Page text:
Wednesday, May 1, 2013

Hazard Pay for Us All

My all-time favorite read is a mystery, the thriller. Give me a British cozy and a cloudy day, and I’m happy. Direct me to a finely drawn police procedural, and I’ll stay up late to read just a little bit more. G. W. Malliet, Elizabeth George, Tana French, Peter Robinson, Ian Rankin, P. D. James: each and all have challenged and delighted me.

Reading a number of police procedurals suggests the human price that some pay for turning over the rock to look at what’s hidden from the light. Most of us don’t care to look, but that’s the job of the police. They must look and deal with what they find, not just by bringing the slimy thing to justice, but finding a way to heal their own hearts and minds after coming so close to a thing so vile.

Detective Sergeant Barbara Havers, a character conceived by Elizabeth George, eats and drinks too much. She’s disheveled but dogged, single but a loyal friend, a woman filled with love unrequited.

Detectives invented by Tana French tend to have fragile relationships. In fact, they are often divorced as an effect of being driven and committed to the job.

Other detectives drink too much. They dull the ache and pain of their work with copious amounts of adult beverages. Robert B. Parker’s Jesse Stone is an excellent example of needing drink to cope and of drink ruining relationships and careers.

Television has seized upon the troubled police. Southland, now on TNT, is an unapologetic look at the egos, secrets, and mistakes made by Los Angeles police. USA’s Common Law did not survive for a second season. I wish it had, but when it aired, the series showed police partners with very different temperaments engaged in couples therapy in order to exorcise their demons and work well together. Chicago Fire proves that police are not the only servicemen and women who suffer as a result of the service they perform for the rest of us. And The Following, FX’s brand new sinister portrait of killers and the people who pursue them, proves that few people can do such work without being irrevocably altered in spirit, faith, and hope. Kevin Bacon plays a broken man barely holding on to life itself.

Clearly, print and film characters, including John McClane and Axel Foley, prove the one story we believe in: those who serve a city will pay a high price. Why then do we expect so much more of the men and women who have experienced the unrelenting risks of war, its physical burdens, and its vile circumstances? We seem to believe that they can return home, step back into the rhythms of civilian life, and sleep peacefully. We enjoy a collective moment of celebration, relieved to see him and her return alive, whether whole or with damaged limbs, but quickly return to our routines, certain that our ex-warriors will find the routine comfortable?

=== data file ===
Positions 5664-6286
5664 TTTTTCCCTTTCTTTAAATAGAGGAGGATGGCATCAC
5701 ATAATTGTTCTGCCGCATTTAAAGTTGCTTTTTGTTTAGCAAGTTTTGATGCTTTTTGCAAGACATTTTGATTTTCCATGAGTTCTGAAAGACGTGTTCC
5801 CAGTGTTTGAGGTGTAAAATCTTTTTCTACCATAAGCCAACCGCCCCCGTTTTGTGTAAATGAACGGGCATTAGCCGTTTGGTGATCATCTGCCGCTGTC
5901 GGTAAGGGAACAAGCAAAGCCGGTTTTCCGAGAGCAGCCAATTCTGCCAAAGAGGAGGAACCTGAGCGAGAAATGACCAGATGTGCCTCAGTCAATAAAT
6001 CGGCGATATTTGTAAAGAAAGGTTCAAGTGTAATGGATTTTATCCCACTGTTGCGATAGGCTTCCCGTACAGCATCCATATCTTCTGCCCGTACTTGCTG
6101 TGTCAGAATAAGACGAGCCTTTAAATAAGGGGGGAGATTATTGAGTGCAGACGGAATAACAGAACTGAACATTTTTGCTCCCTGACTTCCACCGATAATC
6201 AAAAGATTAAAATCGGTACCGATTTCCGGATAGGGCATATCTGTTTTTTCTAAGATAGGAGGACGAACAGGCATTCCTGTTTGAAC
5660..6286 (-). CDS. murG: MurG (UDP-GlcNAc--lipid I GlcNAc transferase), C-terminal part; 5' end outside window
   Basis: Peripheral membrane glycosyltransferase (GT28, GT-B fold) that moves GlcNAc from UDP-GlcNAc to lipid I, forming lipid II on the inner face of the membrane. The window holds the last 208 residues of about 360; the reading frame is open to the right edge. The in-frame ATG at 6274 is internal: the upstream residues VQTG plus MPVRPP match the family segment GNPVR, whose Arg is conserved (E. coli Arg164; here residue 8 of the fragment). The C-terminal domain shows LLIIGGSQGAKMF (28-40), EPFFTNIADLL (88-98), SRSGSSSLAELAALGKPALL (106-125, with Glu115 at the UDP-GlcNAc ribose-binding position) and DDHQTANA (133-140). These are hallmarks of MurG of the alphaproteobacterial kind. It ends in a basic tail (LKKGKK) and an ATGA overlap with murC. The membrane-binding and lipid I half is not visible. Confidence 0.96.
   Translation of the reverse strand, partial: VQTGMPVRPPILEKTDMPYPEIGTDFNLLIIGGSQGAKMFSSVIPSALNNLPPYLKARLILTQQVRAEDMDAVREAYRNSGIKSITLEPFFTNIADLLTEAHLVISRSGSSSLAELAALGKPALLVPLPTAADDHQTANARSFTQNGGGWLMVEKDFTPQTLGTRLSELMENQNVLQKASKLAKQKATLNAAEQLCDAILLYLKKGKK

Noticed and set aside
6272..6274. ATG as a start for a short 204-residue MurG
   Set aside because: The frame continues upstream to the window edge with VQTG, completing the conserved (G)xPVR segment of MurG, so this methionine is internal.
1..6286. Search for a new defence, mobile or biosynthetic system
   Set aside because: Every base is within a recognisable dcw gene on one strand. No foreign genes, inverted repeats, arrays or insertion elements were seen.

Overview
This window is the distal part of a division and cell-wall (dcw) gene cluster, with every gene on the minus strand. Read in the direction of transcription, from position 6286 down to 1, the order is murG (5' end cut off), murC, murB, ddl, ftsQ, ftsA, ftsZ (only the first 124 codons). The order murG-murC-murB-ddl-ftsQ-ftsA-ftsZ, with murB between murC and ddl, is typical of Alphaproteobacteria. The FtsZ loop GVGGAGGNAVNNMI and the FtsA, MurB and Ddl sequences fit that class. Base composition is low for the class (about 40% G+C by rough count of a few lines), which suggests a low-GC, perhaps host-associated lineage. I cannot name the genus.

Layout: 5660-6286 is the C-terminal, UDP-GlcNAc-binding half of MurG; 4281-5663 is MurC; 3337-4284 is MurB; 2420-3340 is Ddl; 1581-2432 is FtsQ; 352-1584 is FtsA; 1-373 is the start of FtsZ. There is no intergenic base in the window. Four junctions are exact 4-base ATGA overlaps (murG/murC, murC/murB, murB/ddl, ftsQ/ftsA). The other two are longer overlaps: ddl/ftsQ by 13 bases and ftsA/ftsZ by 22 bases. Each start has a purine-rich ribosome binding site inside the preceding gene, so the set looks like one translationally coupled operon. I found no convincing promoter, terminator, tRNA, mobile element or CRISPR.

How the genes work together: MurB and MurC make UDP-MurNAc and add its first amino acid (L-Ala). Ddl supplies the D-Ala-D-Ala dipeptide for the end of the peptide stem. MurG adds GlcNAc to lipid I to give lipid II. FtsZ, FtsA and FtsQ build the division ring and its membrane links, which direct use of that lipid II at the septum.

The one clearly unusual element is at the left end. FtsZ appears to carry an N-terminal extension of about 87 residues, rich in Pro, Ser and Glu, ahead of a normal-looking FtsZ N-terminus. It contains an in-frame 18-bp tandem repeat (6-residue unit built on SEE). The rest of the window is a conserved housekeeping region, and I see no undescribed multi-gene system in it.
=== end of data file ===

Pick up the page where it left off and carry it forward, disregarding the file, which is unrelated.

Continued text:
We must make the short, logical leap between what we know to be true about policemen and women, firemen and women, and soldiers in war. We must offer them counseling when they have been involved in a shooting. We must grant them leave when blood has been shed. We surely can provide them with medical care for their wounds even if we cannot see them. And above all else, we must recognize that art puts before us a mirror of the human experience and it reflects this truth: those people who serve all of us are not superhuman. They bruise and break as do we. We must heal them with our understanding and patience.

Last month, the people of Boston confronted an ugly truth: sometimes we are not safe in our own cities. Like little Jem Finch, Bostonians had to acknowledge that the faces of their neighbors may be the faces of monsters. For the few broken families, several hundred injured, and hundreds more First Responders and caregivers, One Fund Boston was born. Donations to that cause will

  • retrofit houses to accommodate wheelchairs and lifts,
  • buy prosthetic devices,
  • make counseling available,
  • provide job training, therapy, and more.

In brief, One Fund Boston recognizes that trauma requires an investment in the future of the city and its citizens, especially those who were affected and who served to meet the needs of the city. We should do no less for returning veterans, for Hurricane Sandy survivors, for New Orleans, for First Responders. We should never hesitate to make whole what man has torn asunder.